A 48 million-year-old fossilized leaf has revealed the oldest known evidence of a macabre part of nature – parasites taking control of their hosts to turn them into zombies.
The discovery has been made by a research team led by David Hughes of the University of Exeter in England, who studies parasites that can take over the minds of their hosts; Conrad Labandeira from the Smithsonian’s National Museum of Natural History; and Torsten Wappler, from the Steinmann Institute in Germany.
Image right: An ant killed by a fungal parasite is shown here biting into a leaf vein. The fungal growth can be clearly seen issuing from the ant’s head. (Photo by David P. Hughes)
All manner of animals are susceptible to the often deadly body invasion, but scientists have been trying to track down when and where such parasites evolved.
“There are various techniques, called a molecular clock approach, which we can use to estimate where and when they developed and fossils are an important source of information to calibrate such clocks,” Hughes says.
The fungus, called Ophiocordyceps unilateralis, appears to take over the mind of infected ants – causing them to leave their colonies and head for a leaf which provides the ideal conditions for the parasite to reproduce.
Image left and below: This 48-million-year-old leaf fossil from Messel clearly bears the tell-tale scars of ants that have been infected with the mind-controlling fungal parasite. (Photo by Torsten Wappler)
When the ant gets there it goes into a ‘death grip’– biting down very hard on the major vein of a leaf. This means that when the ant dies, its body stays put so the fungus has time to grow and release its spores to infect other ants.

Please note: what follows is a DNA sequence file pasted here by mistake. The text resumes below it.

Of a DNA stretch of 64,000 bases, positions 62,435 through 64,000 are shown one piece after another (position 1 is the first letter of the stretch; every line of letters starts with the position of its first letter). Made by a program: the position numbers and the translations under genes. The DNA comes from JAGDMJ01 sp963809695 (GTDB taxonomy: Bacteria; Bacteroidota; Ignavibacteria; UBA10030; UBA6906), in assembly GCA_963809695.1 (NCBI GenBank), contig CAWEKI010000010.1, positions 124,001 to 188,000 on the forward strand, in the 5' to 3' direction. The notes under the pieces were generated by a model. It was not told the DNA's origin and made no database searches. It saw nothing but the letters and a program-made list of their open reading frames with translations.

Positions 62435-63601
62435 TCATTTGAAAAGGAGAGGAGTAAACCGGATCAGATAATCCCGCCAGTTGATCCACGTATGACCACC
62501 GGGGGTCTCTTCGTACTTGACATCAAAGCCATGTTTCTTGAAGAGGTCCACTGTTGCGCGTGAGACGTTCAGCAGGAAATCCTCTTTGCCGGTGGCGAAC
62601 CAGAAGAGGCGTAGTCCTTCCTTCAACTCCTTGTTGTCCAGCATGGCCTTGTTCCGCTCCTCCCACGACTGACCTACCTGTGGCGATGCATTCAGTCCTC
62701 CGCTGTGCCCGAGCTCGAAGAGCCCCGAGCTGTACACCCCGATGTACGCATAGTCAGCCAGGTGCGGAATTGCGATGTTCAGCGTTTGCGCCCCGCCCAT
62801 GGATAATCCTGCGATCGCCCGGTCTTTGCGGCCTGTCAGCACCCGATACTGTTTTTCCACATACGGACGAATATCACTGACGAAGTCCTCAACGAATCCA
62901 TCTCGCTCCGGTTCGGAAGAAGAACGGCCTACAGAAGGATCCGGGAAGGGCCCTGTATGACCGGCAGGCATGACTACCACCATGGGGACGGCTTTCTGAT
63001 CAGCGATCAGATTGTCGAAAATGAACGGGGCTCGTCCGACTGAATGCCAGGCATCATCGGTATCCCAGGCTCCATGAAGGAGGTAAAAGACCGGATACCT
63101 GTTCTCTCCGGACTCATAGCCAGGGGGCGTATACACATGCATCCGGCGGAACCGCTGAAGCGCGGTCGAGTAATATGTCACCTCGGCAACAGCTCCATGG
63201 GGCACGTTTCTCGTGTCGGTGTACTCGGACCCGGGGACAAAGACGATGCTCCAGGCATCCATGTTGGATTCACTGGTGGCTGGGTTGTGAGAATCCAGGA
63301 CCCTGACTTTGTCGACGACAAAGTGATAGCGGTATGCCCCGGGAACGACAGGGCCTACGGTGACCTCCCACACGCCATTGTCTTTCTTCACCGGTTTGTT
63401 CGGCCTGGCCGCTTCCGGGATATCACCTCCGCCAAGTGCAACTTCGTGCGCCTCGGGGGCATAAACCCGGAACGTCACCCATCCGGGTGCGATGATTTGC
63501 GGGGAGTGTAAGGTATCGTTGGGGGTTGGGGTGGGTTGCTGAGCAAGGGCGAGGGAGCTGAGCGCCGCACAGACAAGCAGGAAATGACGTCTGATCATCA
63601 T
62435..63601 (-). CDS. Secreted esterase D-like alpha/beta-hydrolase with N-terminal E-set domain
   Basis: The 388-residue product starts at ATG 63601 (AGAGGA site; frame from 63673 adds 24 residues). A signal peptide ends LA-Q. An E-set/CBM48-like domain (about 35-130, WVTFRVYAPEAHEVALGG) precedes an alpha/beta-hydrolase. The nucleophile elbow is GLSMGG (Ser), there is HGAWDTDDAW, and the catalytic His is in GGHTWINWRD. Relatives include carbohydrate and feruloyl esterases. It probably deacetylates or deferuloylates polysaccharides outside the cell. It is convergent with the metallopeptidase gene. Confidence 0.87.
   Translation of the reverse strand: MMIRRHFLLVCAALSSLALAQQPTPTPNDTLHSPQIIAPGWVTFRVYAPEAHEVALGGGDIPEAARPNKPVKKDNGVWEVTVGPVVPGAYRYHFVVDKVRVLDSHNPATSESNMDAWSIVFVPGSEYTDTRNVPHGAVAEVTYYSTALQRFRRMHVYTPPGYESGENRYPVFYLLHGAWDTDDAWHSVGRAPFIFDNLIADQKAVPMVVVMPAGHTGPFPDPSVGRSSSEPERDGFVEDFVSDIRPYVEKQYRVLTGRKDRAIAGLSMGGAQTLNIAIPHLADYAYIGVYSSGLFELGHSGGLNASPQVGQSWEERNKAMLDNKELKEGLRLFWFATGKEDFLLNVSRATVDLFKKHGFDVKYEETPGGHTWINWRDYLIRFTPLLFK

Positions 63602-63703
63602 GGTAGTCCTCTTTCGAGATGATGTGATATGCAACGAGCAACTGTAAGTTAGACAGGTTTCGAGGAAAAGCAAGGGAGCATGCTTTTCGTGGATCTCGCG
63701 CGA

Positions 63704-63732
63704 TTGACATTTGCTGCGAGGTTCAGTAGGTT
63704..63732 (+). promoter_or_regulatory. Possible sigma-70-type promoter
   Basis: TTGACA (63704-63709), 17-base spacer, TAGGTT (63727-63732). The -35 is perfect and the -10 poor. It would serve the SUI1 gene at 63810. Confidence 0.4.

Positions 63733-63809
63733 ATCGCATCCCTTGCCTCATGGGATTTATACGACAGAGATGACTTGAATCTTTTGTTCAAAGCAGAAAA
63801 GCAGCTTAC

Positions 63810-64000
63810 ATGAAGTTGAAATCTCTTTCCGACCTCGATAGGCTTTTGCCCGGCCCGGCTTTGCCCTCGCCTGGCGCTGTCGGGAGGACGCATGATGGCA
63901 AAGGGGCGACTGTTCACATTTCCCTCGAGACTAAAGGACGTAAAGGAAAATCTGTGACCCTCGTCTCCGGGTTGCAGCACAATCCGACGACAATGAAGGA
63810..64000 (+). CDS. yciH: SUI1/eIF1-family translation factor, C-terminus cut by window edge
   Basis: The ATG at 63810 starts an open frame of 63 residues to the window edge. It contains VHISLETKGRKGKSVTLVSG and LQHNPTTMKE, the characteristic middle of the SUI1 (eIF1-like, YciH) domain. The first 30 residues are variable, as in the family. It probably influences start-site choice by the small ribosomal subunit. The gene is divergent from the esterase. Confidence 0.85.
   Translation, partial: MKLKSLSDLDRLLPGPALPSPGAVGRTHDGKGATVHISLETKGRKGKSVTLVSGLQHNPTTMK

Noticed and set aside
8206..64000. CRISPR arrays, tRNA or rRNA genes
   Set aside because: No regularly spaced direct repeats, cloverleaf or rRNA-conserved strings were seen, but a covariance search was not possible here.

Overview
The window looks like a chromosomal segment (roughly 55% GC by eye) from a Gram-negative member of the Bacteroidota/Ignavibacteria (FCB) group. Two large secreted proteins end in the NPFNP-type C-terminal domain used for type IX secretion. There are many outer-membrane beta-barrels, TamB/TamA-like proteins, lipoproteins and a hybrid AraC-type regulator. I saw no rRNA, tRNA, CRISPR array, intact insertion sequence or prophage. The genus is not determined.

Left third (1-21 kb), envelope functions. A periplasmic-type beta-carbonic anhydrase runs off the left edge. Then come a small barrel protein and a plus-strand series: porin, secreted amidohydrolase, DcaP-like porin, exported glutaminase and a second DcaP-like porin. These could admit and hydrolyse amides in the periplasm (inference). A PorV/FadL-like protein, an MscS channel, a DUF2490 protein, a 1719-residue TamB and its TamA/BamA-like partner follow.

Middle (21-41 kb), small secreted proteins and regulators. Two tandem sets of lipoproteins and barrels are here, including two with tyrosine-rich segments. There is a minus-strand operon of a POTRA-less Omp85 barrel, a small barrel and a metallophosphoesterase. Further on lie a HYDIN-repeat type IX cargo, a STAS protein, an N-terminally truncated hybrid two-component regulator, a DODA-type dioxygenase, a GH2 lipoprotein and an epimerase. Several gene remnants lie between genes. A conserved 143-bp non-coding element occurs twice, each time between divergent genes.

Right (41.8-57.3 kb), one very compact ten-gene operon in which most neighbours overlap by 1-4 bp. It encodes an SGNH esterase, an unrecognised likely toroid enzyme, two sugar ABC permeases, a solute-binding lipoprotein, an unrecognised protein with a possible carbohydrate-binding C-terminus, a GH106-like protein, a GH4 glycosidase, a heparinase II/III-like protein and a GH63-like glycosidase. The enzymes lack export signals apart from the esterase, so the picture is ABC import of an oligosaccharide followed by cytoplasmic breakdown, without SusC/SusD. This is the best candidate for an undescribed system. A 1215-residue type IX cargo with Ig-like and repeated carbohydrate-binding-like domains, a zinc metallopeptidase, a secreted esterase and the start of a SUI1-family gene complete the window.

The death grip bite leaves a very distinct scar on the leaves. This prompted Hughes, Labandeira and Wappler to search for potential evidence of the fungus at work by studying the fossilized remains of leaves.
After studying leaf fossils from the Messel Pit, a site on the eastern side of the Rhine Rift Valley in Hesse, Germany, they found clear evidence of the death grip bite in a 48 million-year-old leaf specimen.
“The evidence we found mirrors very closely the type of leaf scars that we find today, showing that the parasite has been working in the same way for a very long time,” Hughes explains.
“This is, as far as we know, the oldest evidence of parasites manipulating the behaviour of their hosts and it shows this parasitic association with ants is relatively ancient and not a recent development.
“Hopefully we can now find more fossilised evidence of parasitic manipulation. This will help us shed further light on the origins of this association so we can get a better idea of how it has evolved and spread.”
The paper, Ancient death-grip leaf scars reveal ant-fungal parasitism, was published in a recent edition of Royal Society journal Biology Letters. –Research News, University of Exeter